Our time in Kalbarri was some of the best but also the most nerve-wracking of the trip so far. While elated to be back on the road, we were anxious wrecks driving out of Geraldton, terrified that our caravan would fall off or explode or maybe transform into a passionfruit vine and tangle our car wheels up. None of the aforementioned scenarios eventuated and so we made it safely to our destination.
While nowhere near as large or as famous as its Queensland cousin (you might have heard of the Great Barrier Reef?), the Abrolhos Islands certainly ain’t too shabby. Some fun facts:
- Since the Abrolhos are islands in nature as well as in name, unless you’re an extremely good swimmer, you can only access them by plane or boat. We went with the former and made a day trip out of it (brownie points to Jono for orchestrating it as a surprise for Laura’s 30th birthday)
On leaving the desert we backtracked to the nearest decent-sized town, checked into Ceduna Foreshore Caravan Park, collapsed in two heaps and slept for about fifty hours. Then, upon re-entering the land of the conscious, we fully indulged in the luxurious comforts of caravan park life (Showers! Electricity! Toilets!).
In the interests of allowing our desert-addled brains sufficient time to recuperate, the next couple of days were also pretty low key, mostly involving gentle strolls (us) and frenzied runs (Neddy) along the Ceduna foreshore. And lots of food. On our fourth and final night in town we purchased a dozen locally caught oysters for the bargain price of $7, sat on the grass near the jetty and ate them as we watched the sun go down. The colours were spectacular. (more…)
During our final days in Elliston reports began to filter through that a mammoth storm cell was brewing off the coast of Madagascar. If things unfolded as predicted this storm would create a swell so large that it would affect up to 70% of the world’s oceans, generating surf conditions that dreams are made of. Well accustomed to Mother Nature’s tempestuousness, we barely dared to hope that it would pan out. However, this didn’t stop Jono from checking the swell charts so often it looked like he had a nervous tick. (more…)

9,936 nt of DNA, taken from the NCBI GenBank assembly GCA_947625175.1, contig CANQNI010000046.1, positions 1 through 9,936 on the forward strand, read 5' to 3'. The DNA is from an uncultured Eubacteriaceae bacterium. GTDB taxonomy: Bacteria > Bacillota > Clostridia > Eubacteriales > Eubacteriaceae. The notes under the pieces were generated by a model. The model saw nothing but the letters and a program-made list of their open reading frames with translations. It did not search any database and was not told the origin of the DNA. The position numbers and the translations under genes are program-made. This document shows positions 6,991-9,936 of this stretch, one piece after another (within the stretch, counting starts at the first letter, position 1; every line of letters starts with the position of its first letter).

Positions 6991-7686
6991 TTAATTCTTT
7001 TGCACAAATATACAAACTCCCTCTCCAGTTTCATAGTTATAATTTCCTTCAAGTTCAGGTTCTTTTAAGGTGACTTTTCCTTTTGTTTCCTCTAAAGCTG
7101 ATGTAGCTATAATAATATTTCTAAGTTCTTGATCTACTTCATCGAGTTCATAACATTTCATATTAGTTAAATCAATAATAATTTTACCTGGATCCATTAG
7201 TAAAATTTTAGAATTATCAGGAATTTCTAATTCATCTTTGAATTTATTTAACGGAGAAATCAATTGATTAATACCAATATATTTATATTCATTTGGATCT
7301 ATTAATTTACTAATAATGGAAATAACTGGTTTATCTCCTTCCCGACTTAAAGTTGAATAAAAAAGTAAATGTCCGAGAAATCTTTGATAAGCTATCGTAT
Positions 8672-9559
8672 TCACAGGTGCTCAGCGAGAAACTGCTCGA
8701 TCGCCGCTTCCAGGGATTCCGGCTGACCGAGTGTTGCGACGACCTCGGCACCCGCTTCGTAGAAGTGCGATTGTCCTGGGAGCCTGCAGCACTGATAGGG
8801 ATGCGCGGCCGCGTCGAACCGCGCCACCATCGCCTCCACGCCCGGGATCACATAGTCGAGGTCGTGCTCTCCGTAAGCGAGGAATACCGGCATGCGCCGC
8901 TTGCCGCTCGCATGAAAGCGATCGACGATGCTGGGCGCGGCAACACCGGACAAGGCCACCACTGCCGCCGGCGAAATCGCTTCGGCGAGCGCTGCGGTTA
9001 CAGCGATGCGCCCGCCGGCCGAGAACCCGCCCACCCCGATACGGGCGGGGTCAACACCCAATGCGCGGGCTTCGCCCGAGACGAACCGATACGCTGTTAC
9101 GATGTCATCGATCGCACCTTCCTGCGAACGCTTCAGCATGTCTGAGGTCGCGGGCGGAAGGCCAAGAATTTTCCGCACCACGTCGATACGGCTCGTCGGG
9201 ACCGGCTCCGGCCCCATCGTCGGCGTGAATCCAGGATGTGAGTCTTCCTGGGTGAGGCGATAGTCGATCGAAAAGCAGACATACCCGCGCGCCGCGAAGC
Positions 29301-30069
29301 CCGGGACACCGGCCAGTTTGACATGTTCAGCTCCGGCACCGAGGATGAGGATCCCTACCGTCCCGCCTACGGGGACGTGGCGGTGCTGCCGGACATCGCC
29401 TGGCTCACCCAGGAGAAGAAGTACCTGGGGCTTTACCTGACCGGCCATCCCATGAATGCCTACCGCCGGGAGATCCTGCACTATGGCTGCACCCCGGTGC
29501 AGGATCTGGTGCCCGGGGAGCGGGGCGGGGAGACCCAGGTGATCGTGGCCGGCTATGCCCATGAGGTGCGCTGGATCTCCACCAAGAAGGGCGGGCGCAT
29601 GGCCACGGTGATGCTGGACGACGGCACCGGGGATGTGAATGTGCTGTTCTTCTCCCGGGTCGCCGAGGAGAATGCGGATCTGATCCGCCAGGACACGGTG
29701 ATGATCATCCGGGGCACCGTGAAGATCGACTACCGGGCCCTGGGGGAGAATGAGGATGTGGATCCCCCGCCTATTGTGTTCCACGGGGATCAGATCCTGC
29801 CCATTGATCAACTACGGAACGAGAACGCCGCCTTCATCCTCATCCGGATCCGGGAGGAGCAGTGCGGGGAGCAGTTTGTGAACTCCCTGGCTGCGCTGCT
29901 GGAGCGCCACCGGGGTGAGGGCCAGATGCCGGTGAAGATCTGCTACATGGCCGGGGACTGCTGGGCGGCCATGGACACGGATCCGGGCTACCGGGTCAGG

We’re soon to post our final blogs about our time in South Australia, but before we do we thought we’d share this clip. Mostly (Jono’s) booger heaven, we think it goes a good way towards explaining just why we loved Australia’s southern state as much as we did – and so much more than we expected to! (more…)
We kicked off our Eyre Peninsula west coast adventure by heading to a free camp called Point Drummond. On arriving at this very isolated, very beautiful, coastal stretch we found there wasn’t all that many caravan-friendly sites available. After driving around the dirt tracks for a little while we ended up parking on a cliff’s edge. Though somewhat exposed to coastal winds it also offered uninterrupted 270 degree ocean views. No complaints from us. (more…)
In the interests of efficiency (our middle names) we booked Bernie and Claude in for servicing at Port Augusta on the same day. Though Bernie passed his inspection with flying colours we received the unwelcome, though not unexpected, news that the charger in our caravan had malfunctioned and that both our batteries had died as a consequence. RIP. A few tears (Jono’s of course) and a couple of hours later Claude was proudly sporting a flash-Harry new system, which we tried to muster enthusiasm over given the significant knock to our bank accounts. (more…)
At the end of a loooooong first day in Adelaide, spent towing the van from one repair place to another, we heard an almighty crash while cresting a speed bump. Our hearts dropped when we realised that the sound was Claude, falling off the back of the car and smashing into the road. Some wonderful caravanning angel must have been on shift though as – amazingly – no damage was sustained, except to our pride (we hadn’t secured the van to the tow ball! Safe to say we won’t make that mistake a second time). (more…)
We’re not sure what was on our minds as we left the Fleurieu, heading for Marion Bay at the tip of the Yorke Peninsula. We assume we must have been thinking of Sydney – that urban paradise where supermarkets sprout on every street corner and wouldn’t dream of closing until at least 8pm. Indeed, we were most unpleasantly jerked back into regional South Australian reality when we remembered that we had no food and realised that our current trajectory offered no prospect of buying any. Time for a late afternoon u-turn.
From Beachport we made our way towards the Fleurieu Peninsula, stopping to marvel at the pink salt lakes in the Murray region. How weird and wonderful they are. (more…)